Friday, December 12, 2008

Lockhart Redux

In preparation for Man Up's return to Lockhart tomorrow (read the review of our first visit: Kreuz and Smitty's), check out this Slate article. A sample:

When the latest Monthly rankings came out, two of its five "best of the best" were in Lockhart. A town of 11,000, Lockhart became Texas' barbecue capital for three reasons. First, Germans and Czechs settled in this part of Texas starting in the mid-19th century, bringing the central European butchering and smoking techniques that made Texas barbecue. Second, Lockhart is where the Schmidt family settled. And third, the Schmidt family can't get along.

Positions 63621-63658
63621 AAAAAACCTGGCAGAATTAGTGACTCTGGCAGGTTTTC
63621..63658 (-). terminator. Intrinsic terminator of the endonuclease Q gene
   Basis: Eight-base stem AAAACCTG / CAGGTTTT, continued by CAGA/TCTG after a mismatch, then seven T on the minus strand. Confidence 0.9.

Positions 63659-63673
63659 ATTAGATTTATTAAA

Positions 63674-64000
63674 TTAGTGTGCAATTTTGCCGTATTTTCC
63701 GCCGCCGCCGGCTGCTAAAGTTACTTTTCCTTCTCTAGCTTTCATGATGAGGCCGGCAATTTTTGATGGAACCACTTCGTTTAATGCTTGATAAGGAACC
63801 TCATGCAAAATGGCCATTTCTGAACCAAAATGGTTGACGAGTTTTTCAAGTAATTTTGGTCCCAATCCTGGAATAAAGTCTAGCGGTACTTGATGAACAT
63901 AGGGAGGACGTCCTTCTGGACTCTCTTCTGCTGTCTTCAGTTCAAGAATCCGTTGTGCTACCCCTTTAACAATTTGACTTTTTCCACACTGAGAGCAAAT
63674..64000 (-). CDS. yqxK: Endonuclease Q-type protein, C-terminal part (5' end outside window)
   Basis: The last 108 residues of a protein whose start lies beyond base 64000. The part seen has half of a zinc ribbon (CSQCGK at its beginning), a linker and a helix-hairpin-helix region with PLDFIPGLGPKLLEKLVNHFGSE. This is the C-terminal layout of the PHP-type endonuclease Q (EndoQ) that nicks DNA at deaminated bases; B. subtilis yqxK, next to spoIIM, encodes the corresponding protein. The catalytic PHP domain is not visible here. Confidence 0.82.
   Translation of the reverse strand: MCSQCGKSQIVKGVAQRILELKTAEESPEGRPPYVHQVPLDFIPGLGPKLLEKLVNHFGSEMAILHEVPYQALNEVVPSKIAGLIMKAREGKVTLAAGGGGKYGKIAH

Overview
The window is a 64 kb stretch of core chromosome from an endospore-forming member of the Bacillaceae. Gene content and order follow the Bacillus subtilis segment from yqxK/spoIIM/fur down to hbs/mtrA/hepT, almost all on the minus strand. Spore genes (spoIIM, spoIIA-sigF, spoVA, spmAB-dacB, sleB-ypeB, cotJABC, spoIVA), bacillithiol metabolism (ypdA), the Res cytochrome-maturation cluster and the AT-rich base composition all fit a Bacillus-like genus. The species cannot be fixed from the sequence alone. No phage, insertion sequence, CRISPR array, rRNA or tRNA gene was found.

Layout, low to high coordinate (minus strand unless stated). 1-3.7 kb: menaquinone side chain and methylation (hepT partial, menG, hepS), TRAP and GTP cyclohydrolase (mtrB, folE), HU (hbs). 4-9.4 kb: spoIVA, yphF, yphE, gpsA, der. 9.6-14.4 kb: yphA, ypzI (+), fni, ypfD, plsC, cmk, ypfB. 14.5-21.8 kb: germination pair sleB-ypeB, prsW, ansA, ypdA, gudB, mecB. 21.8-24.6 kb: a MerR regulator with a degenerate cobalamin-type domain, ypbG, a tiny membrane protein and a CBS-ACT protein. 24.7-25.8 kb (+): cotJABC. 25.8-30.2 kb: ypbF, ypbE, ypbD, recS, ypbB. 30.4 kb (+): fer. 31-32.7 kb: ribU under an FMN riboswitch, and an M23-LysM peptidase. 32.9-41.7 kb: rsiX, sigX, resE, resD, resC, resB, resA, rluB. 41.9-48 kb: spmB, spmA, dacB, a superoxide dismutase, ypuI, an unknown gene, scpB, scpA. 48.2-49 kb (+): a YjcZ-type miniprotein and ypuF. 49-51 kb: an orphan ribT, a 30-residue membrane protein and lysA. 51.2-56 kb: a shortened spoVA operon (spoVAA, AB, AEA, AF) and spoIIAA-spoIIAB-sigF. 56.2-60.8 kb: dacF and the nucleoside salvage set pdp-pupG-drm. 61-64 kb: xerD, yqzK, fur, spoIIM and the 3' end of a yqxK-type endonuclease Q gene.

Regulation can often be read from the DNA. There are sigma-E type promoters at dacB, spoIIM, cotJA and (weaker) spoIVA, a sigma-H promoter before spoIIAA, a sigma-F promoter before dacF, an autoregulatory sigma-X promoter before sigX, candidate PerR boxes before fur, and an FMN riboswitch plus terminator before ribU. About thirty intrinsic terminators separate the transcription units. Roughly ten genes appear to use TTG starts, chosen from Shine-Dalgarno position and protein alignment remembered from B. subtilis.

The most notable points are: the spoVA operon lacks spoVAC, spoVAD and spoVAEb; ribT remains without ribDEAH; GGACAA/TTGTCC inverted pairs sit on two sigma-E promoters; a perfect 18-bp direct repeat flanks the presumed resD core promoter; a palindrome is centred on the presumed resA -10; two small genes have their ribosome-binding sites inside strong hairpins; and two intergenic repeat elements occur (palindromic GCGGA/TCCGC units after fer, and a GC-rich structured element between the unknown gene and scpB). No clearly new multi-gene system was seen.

In 1948, Edgar Schmidt bought a German meat store in Lockhart from the Kreuz family. Over the next half-century, Schmidt's Kreuz Market became the most beloved barbecue restaurant in the state. In 1999, nine years after Edgar's death, his children squabbled. Son Rick Schmidt was running Kreuz Market, while daughter Nina Schmidt Sells owned the building. Nina wouldn't renew the lease, so Rick took the coals out of the pits and hauled them five blocks down the road to the massive new Kreuz Market—a "barbefeud" that made the newspapers and even got a segment on 48 Hours. Nina and her son kept the old Kreuz and renamed it Smitty's Market—thus turning the greatest barbecue restaurant in the world into the two greatest barbecue restaurants in the world.

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